Before MTV, iTunes or YouTube, music fans tuned in each week to experience new music on “American Bandstand.” The weekly televised dance show featured the biggest acts from the 1950s through the 1980s. Among them was John Doe and his band X.
“It was great,” Doe said from his home in Austin. “Being on the show was an honor because everyone in the band grew up watching Dick Clark and ‘American Bandstand.’ It was a very big deal.”
Fast forward nearly 40 years and Doe is still headlining concerts across the country, both as a solo artist and with his longtime collaborators in X. This week, Houstonians will have the opportunity to experience his solo act as part of the University of Houston-Downtown’s Thursday Night Concert Series at Discovery Green. The music starts at 7 p.m., June 14 with opening band VODI followed by Doe.
Doe said he’ll play a mix of solo material interspersed with selections from his work with legendary Los Angeles punk unit, X. Performing alongside him are bassist Kevin Smith (who also plays with Willie Nelson) and drummer Stuart Johnson.
His career launched in the late 1970s with formation of X, which fused punk rock attitude with poetic lyricism and a nod to roots rock. The resulting sound was quite distinct from the band’s contemporaries. Over time, X began to incorporate folk and country into its songs. The group’s musical evolution paved the way for Doe’s side project The Knitters (formed with other X members) and his solo career.
As a solo artist, Doe has released a dozen albums, including his recent effort 2016’s “The Westerner.” The record showcases Doe’s storytelling skills and emotive vocals that straddle genres like gospel, folk, country and rock.
In addition to music career, Doe has more than 70 acting credits under his belt, including roles in the action classic “Road House” (opposite former Houstonian Patrick Swayze) and “Great Balls of Fire” (starring with another Houston-born actor, Dennis Quaid).
UHD News interviewed the veteran entertainer, who recollected memories of past Houston performances.
UHD News: You’re returning to Houston on Thursday. Do you have any fond memories of performing in our city?
John Doe: Oh yeah. Fitzgeralds was always a highlight for X during those early tours. Early on, we did one stint in Houston in which we played two or three times in as many days. It wore us out! But, I look forward to being back in town and playing outdoors.
UHD News: Your career began on the punk scene, and now you’re part of the alt-country circuit. Was the musical shift a natural progression for you?
John Doe: Yes, I think so. I think with X, our sound was classified as punk rock but had a lot more to it. It was based on early rock n’ roll. That’s one of building blocks for alt-country. The whole thing with punk rock was to play songs rather than extended solos, and that’s the way it is with older rock and country. Most of the songs I do now are about three to four minutes long.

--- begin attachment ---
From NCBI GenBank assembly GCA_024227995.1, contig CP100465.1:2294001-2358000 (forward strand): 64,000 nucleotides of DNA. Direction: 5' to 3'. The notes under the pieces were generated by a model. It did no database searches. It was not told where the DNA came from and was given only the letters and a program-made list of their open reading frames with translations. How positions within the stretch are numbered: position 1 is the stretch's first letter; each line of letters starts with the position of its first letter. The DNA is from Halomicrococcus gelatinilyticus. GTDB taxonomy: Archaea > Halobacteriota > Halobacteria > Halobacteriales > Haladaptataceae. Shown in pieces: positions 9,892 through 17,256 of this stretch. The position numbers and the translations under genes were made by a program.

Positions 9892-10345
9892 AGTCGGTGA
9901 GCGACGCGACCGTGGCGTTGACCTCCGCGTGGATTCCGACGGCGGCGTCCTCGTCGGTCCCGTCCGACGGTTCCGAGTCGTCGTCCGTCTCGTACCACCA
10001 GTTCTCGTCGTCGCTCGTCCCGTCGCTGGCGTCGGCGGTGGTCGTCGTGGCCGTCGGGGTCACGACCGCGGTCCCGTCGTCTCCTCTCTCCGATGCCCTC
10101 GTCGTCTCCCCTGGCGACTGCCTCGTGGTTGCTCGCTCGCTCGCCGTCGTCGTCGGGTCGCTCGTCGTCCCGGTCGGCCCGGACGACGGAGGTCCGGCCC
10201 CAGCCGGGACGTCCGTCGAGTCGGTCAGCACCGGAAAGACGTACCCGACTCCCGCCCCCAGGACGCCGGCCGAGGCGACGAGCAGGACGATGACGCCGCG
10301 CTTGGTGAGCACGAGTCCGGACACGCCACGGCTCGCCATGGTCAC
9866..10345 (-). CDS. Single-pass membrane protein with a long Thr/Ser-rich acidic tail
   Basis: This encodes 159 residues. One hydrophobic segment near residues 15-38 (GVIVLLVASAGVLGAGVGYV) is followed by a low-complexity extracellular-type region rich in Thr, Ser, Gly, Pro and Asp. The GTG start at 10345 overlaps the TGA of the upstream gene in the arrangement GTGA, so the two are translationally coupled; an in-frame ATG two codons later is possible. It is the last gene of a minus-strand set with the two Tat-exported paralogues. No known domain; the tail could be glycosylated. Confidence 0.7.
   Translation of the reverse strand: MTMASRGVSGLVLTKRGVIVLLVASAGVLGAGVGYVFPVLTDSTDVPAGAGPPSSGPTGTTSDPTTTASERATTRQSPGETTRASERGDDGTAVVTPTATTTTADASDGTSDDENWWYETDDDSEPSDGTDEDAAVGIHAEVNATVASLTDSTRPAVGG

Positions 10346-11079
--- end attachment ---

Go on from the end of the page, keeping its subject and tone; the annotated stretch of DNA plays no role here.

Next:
UHD News: You were part of X for many years before going solo. What was it like stepping away from the band to do your own thing?
John Doe: It’s scary going on your own. You have to make all your own decisions and figure out your identity as a solo artist. It’s hard. And, you’re the boss. Sometimes, the boss has to be a jerk. (Laughing) You can’t blame anyone else, because the buck stops with you.
UHD News: Let’s talk about your movie career. What are some of your favorite films you’ve worked on?
John Doe: “Roadside Prophets” was an indie movie with a lot of great people … Adam Horowitz, John Cusack, and David Carradine. I played the lead in that one, so it was daunting. I liked “Georgia” with Jennifer Jason Leigh and Mare Winningham. That was great because they’re two great actors, and the director Ulu Grosbard has an extensive Broadway career. And “Pure Country” with George Strait was fun. It’s funny because they shot it in sequence. At the beginning, George was trying to find his footing as an actor, but he gets better as the movie goes along. The director must have thought that the audience would forget about any of his shortcomings by the end of the movie. (Laughing) You need a certain demeanor to make movies. You have to be ready to put in long days and sit around doing nothing for stretches of time.
UHD News: You moved to Texas about a year ago. How have you adjusted to living here?
John Doe: Well, I have a Texas driver’s license. And, I won’t lie … it’s hot! I just do things that need to be done outside in the morning and shelter in place for the rest of the day. Actually, it’s great. I have a home here and a lot of great friends. Plus, it’s a place where I can go see music any day of the week.